The Village

Photo: Chris Battaglia, taken in Chajul el Quiché, Guatemala. 2012.

Photo: Chris Battaglia, taken in Chajul el Quiché, Guatemala. 2012.

Looking inward, thinking about the civic activity this past week(end), I hope you had a chance to sit down and read some of the pertinent reads from last week's nourishletter (nourishment + newsletter) (that's called portmanteau when you merge words to form a word that means something else (or as dear friend Noah says, a werge, which is also portmanteau, so meta!).

I'd like to bring to light an excerpt from another section in Putnam's Bowling Alone, because I think it's important to remember in these times of such energy, activity. From a section entitled "Against the Tide? Small Groups, Social Movements, and The Net":

Whether among gays marching in San Francisco or evangelicals praying together on the Mall or, in an earlier era, autoworkers downing tools in Flint, the act of collective protest itself creates enduring bonds of solidarity. Ironically, many now domesticated sing-along favorites have their origins in highly contentious social movements: "Oh! Susanna!," "Battle Hymn of the Republic," "We shall overcome," "Blowing' in the Wind." Collective protest strengthens shared identity, certainly for the participants and sometimes for their heirs, "anchoring individuals in participatory cultures." In short, social movements with grassroots involvement both embody and produce social capital. (Putnam 153)

I think the sentiment above goes without saying, but to be fair, a lot of truths and information out there need their fair share of 'saying.' What will you choose to participate in? Who is your community you choose to engage with offline? "It takes a village..."

I'm going to send out another note soon, and it will be very important to me. I don't want this communication from me to seem too heavy-handed, so merely letting you know ahead of time. Thanks for your understanding and participation!

For now, a mixed bag of visual nutrition, aural and literary nourishment to secure some of the basics, to be able to then entertain the true problems of life with freedom and prospect of success:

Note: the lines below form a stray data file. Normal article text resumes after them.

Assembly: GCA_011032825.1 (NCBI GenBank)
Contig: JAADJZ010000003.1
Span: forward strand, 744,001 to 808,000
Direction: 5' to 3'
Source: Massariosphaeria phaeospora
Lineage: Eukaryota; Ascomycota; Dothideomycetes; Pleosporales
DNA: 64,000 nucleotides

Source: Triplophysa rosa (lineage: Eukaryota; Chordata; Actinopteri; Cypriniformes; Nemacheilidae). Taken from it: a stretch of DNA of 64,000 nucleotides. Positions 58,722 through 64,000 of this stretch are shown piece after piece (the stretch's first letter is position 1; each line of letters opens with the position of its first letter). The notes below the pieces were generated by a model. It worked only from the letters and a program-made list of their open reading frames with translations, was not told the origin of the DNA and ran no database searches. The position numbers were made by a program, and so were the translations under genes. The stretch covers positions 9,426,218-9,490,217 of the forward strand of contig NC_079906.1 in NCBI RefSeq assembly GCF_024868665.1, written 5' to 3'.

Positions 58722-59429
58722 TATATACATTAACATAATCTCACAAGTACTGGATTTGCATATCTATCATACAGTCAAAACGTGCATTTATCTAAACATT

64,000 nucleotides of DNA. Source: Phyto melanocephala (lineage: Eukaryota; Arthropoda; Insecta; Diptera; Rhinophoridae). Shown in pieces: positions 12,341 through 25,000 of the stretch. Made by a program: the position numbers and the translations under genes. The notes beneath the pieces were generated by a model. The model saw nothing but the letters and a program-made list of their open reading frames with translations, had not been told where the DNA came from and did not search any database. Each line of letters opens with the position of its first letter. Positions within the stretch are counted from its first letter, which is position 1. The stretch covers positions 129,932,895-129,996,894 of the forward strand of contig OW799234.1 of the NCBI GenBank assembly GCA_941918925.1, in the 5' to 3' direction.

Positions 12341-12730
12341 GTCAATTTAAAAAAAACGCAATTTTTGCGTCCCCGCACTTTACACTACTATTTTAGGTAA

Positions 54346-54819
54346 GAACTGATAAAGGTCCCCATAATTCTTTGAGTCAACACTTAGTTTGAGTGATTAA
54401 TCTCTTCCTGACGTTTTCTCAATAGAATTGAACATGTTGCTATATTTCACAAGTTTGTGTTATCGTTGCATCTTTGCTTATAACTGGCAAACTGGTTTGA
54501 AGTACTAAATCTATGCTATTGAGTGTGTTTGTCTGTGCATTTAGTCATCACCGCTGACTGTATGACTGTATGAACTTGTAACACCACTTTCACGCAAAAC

*MUSIC"Polly" by Whitney (Thanks Meghan!)  + Blade of Love by Battle Trance >>

At the end of 2015, Battle Trance performed in Portland, ME. It was a happenstance evening, looking for live music and "Saxaphone Quartet" drew our interest. Throughout winter last year, I spent many days listening to the first album Palace of the Wind. It's a bold suggestion, as it's fairly experimental. It's jazzy, breathy, compositionally exquisite, and thought-provoking: a great backdrop to whatever inner turmoil you might be going through, or thoughts that need heavy processing. Give it a go, and dive into a world of saxaphone beauty, and then download some of the readings below while you listen.

SHELTERBill Theis on the topic of Natural Building, The Permaculture Podcast (AUDIO

One main point I found important is the idea that it is more ecologically sound (thus, more important) to strip an old building to its studs and foundation and rebuild, than to develop a new plot of land. Easy enough, right? Right!

CLOTHINGThoreau, from Walden, "Economy" (LIGHT

In thinking about the topic of clothing, I even resort to the photograph of the girls from Guatemala. Don Diego and I had spent a weekend at his home in the very rural countryside of the rather undeveloped Quiché. We came across these four girls playing basketball on the weekend. No shoes, running full-speed in long skirts. Yasmín and Melda (far right, second to right) were spitfires. You can't see it in the picture, but Yas bore an Adidas sweatband around her left wrist. She was tough. I bring up these girls and their attire because it sharply contrasts the way we buy and collect different clothes for different occasions. Thoreau's section on Clothing has some insight into this. Both this image and this reading have strong affect on my orientation towards buying clothes just for a specific job, activity, etc. Just a thought.

FOOD: Selections from Let It Rot! :The Gardener's Guide to Composting by Stu Campbell (EASY

Everyone should be composting, and this is a friendly, 80's book I've borrowed to hone my very amateur set-up at home. The way we have it is: one small bin (a 5.5L Tupperware, I think Chris Wolf E. uses an old coffee tin) in the kitchen for immediate disposal; then, one 5 gallon bucket (like the ones at Home Depot) nested inside another, serving as reservoir to catch the "compost tea" liquid; and finally, a large 27 gallon plastic tote bin (also, Home Depot) outside in the backyard. For more specifics, feel free to drop me a line about how to set these up. Very easy, and we have already seen measurable waste reduction from buying a pack of 15 gallon garbage bags once since August (in Portland, you pay garbage tax with city-specific bags: 'The City of Portland unveiled new purple pay-as-you-throw trash bags on July 5, 2015. The new trash bag rate for purple bags is $1.35 per 15 gallon bag or $2.70 per 30 gallon bag.') That's expensive!

FUELChapter 4: "Most of What I Know About Writing Fiction I Learned by Running Every Day" from What I Talk About When I Talk About Running by Haruki Murakami (EASY)(APPLIES TO EVERYDAY LIFE) 

Murakami is one of the best writers around today. He is easy to read, but still incredibly smart. His novels are sensational, and his essays are captivating. Please read this whole memoir if you run, if you breath, if you write, or if you are human.   

archiveChris Battaglia